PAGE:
#native_company# #native_desc#

Bar Charts With GD Page 5

By Stefan Wiesendanger
on December 17, 2000

Plotting Vertical Columns And X Labels
Plotting the labels is basically just a repetition of what’s been done before for the
Y axis, with slightly changing X and Y positions. The only thing to consider is that if
the labels (i.e. the array keys taken from $data) are too big to fit in the
width of a column ($base), they will overlap. However, since the code uses
relative sizes all along, this can easily be corrected by just using a bigger
We draw the vertical columns as filled rectangles in navy blue. This requires that we
know the X and Y limits of the rectangle. In the vertical Y direction, we use a scaling
factor that represents the number of pixels for one data unit. In our case, that would be
the number of pixels per percentage point. In the X direction, the width of the column is
just the distance between columns – $base – less some right and left padding.


// columns and x labels 

$padding 3// half of spacing between columns 

$yscale $ysize / (($ngrid+1) * $dydat); // pixels per data unit 

for ($i 0; list($xval$yval) = each($data); $i++) { 

    // vertical columns 

$ymax $vmargin $ysize

$ymin $ymax - (int)($yval*$yscale); 

$xmax $hmargin + ($i+1)*$base $padding

$xmin $hmargin $i*$base $padding


    // x labels 

$txtsz imagefontwidth($labelfont) * strlen($xval); 

    $xpos $xmin + (int)(($base $txtsz) / 2); 

$xpos max($xmin$xpos); 

$ypos $ymax 3// distance from x axis 



The final result of this whole effort looks like this:
final result of Presidential Approval Rating chart
What Remains To Be Done
You may note in the chart above that there seems to be a slight glitch for the first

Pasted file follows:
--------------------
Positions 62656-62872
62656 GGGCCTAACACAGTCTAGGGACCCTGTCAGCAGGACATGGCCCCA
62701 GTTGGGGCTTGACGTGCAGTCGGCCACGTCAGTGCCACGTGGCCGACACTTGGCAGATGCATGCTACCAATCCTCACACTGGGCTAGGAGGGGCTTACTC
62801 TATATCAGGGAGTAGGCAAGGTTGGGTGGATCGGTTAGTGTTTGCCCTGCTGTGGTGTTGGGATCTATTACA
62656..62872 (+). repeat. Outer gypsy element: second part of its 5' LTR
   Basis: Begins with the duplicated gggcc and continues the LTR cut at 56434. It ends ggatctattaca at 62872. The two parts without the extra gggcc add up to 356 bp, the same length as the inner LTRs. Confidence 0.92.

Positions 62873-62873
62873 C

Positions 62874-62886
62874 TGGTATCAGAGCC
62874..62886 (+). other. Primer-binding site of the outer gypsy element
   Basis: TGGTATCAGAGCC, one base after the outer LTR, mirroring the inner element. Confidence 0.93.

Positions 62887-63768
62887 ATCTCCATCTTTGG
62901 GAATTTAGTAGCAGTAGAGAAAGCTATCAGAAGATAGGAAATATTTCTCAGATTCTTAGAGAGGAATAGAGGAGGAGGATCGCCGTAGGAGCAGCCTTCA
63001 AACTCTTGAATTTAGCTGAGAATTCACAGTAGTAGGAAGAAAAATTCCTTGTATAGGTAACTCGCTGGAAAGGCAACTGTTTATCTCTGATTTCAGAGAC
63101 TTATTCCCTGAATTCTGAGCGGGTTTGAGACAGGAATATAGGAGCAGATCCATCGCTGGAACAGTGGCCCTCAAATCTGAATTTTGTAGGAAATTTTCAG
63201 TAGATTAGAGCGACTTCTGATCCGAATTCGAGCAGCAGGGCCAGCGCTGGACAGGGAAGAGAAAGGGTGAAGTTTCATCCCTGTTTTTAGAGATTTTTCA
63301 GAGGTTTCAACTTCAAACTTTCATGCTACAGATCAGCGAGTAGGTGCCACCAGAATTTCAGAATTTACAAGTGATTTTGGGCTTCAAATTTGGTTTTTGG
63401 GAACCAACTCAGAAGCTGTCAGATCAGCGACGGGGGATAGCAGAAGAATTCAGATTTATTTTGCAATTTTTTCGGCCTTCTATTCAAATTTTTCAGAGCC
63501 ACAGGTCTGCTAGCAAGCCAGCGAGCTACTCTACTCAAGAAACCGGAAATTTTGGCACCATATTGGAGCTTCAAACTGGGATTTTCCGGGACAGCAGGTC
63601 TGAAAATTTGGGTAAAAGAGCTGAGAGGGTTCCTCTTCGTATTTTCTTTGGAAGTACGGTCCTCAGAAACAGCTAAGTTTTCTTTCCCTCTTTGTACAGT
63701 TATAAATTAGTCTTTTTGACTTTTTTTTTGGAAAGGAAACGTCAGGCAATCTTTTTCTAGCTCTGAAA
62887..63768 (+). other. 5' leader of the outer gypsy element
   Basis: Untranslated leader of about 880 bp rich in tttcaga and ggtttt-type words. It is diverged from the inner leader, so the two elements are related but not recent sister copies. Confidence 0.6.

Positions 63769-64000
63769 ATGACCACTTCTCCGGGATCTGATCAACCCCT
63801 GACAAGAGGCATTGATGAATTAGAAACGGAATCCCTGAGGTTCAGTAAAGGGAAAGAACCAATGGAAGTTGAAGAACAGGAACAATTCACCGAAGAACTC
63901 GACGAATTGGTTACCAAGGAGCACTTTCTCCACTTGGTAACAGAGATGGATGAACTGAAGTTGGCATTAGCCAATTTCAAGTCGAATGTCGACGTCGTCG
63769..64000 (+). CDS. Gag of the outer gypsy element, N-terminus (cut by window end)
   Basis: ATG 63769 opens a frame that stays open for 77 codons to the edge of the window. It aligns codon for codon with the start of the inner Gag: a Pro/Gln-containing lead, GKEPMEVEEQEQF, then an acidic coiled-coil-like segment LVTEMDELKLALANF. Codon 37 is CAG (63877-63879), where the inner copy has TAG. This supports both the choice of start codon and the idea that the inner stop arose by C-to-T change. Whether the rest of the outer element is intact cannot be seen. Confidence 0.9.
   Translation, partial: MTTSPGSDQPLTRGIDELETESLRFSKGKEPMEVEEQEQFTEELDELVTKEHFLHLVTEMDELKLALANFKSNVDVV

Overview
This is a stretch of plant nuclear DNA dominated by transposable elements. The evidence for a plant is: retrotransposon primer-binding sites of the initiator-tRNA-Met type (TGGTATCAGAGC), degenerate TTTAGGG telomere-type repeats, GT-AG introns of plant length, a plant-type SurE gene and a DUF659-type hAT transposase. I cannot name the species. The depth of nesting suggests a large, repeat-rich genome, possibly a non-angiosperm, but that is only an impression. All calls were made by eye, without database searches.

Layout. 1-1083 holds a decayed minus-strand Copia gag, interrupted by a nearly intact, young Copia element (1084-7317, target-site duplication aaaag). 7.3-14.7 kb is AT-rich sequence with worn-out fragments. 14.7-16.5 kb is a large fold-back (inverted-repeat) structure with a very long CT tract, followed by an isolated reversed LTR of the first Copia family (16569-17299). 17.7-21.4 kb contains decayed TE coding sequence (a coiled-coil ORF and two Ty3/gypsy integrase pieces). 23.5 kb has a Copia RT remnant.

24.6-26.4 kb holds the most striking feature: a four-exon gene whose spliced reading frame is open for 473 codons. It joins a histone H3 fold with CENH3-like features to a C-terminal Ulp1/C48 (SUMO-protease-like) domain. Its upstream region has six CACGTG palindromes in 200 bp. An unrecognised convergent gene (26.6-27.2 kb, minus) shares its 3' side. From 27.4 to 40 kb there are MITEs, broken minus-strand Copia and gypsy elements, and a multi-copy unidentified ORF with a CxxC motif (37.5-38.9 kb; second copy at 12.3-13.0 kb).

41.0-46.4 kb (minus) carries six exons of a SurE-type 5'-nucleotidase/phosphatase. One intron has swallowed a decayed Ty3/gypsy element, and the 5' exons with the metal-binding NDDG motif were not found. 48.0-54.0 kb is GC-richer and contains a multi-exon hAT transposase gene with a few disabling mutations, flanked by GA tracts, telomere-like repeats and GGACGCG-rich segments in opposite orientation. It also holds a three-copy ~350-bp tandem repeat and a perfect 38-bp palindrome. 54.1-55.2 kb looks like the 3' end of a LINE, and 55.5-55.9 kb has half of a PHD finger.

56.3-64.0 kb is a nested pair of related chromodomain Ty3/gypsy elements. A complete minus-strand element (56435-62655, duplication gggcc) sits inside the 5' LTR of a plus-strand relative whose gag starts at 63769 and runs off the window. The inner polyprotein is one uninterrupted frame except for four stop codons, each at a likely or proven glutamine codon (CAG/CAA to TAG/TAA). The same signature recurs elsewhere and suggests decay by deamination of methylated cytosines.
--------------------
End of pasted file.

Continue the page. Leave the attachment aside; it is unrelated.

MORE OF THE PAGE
value. In January, approval was 55% but the column just reaches the 54% grid line.
Actually, the grid line is at 54.75%. The cast to (int) used for the
Y labels seems to truncate instead of rounding. If this bothers you, use the correct
rounding function instead: floor($positive_value_to_round + 0.5).
Another possibility is to never do casts and format numbers using sprintf().
To create more fancy graphs, you can fill the columns with a pattern loaded from
another image file. In fact, the stretching of small GIFs we’ve described in the
“Alternatives” section can also be done in PHP. First, you need to load the
GIF with ImageCreateFromGif(). Then, you copy a stretched version of it into
the chart using ImageCopyResized().
If there are multiple series to plot, line charts are more convenient than bar charts.
In that case, you’d use ImageLine() to do the graphing. I refer you to
Allan Kent’s column “Graphing With PHP and GD” for further ideas.
Finally, you have to figure out a way to get your data into the $data array.
Since I use MySQL for most of my work, I find the SQL COUNT(*) construct
very useful. To create time series like the one above with records containing
DATETIME fields, I’d use:
"SELECT COUNT(*) FROM table WHERE date LIKE '%-$month-%'"